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Power loss due to bad weather caused Amazon Web Services to fail a second time. Someone is falling down on the job

By David Linthicum

For the second time this month, Amazon.com's Northern Virginia data center suffered an outage caused by a line of powerful thunderstorms coming through the area late Friday night. Disrupted services included Elastic Compute, Elastic Cache, Elastic MapReduce, and Relational Database Services. The outage has affected Instagram, Pinterest, Netflix, and Heroku, used by many startups and mobile apps. (The previous Amazon Web Services outage in Amazon.com's northern Virginia facilities occurred on June 14.)

I live a few miles from the larger cloud computing data centers, and I can tell you it was a bad storm that knocked out power and cell service in the region. Many people in the area are still waiting for power to return, and I spent much of Sunday using my typically idle chainsaw to open roads and move larger branches out of the way of doors and off cars. (You gotta have something to do if the Internet is not working, right?)

[ David Linthicum explains how customers should prepare for cloud outages. | Get the no-nonsense explanations and advice you need to take real advantage of cloud computing in InfoWorld editors' 21-page Cloud Computing Deep Dive PDF special report. | Stay up on the cloud with InfoWorld's Cloud Computing Report newsletter. ]

Despite the terrible weather, Amazon.com had no legitimate excuse for the outage. After all, most other cloud providers in the area were able to continue service. Powerful storms are not exactly an uncommon phenomenon in the mid-Atlantic region, so the data center should have been designed and run accordingly.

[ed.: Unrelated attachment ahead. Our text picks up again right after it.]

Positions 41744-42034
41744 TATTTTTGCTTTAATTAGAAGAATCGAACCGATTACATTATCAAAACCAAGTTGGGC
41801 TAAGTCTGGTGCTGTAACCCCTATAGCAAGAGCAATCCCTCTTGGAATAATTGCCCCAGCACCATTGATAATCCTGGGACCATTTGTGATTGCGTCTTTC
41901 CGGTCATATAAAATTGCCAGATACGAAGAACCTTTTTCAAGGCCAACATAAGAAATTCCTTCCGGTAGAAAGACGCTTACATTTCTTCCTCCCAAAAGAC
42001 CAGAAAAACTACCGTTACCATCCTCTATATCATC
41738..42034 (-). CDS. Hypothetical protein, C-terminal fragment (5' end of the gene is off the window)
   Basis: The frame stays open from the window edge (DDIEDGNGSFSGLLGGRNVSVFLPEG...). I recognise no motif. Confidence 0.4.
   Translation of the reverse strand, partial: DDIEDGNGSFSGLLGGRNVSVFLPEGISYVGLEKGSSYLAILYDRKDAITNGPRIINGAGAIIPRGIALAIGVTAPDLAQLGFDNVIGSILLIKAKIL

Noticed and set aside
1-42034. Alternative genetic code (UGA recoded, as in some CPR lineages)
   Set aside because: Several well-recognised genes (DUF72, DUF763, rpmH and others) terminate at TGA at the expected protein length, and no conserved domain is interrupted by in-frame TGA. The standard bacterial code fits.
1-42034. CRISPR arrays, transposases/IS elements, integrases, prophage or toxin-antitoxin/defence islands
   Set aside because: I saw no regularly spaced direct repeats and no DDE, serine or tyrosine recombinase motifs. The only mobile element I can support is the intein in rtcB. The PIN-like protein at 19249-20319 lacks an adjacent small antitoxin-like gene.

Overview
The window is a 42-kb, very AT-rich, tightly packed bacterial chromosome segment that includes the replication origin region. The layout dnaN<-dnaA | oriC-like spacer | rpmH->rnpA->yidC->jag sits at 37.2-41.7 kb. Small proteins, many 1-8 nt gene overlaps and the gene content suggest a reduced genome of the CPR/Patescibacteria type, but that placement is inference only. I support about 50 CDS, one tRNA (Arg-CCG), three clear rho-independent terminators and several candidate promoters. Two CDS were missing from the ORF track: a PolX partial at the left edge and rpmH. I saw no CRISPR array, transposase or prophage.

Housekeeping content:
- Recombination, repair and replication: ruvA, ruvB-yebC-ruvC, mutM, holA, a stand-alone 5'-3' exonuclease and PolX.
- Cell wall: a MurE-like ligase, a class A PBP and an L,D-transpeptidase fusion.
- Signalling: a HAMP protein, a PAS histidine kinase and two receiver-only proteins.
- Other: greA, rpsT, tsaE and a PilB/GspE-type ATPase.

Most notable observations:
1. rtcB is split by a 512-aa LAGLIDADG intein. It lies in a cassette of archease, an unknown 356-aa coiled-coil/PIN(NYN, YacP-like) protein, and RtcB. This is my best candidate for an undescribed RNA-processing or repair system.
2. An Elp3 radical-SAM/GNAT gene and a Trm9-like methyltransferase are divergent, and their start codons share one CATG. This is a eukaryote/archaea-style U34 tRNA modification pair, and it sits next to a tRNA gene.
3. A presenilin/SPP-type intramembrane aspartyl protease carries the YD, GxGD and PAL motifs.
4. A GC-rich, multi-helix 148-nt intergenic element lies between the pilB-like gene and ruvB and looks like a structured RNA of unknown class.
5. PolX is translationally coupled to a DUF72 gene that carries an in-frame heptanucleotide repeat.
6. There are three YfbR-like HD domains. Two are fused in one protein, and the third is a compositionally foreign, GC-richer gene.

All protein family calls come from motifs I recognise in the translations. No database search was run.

The people at any cloud provider need to drill fail-over scenarios and make sure the right mechanisms are in place for power loss and other normal consequences of weather, wherever they are located. The loss of power should never interrupt service.

I've often defended Amazon.com and other cloud providers that suffer outages from time to time. For the most part, their uptime records exceed that of many enterprise data centers. But these recent Amazon Web Services outages are unacceptable. We have the technology and capabilities to avoid loss of service -- with proper planning and investment in the appropriate technology.

At this point, I can only draw the miserable conclusion that the market leader in cloud services hasn't done either. Maybe customers should rely more on competing cloud platforms to reduce their risk.

This article, "No excuse: Storms should not take down your cloud," originally appeared at InfoWorld.com. Read more of David Linthicum's Cloud Computing blog and track the latest developments in cloud computing at InfoWorld.com. For the latest business technology news, follow InfoWorld.com on Twitter.

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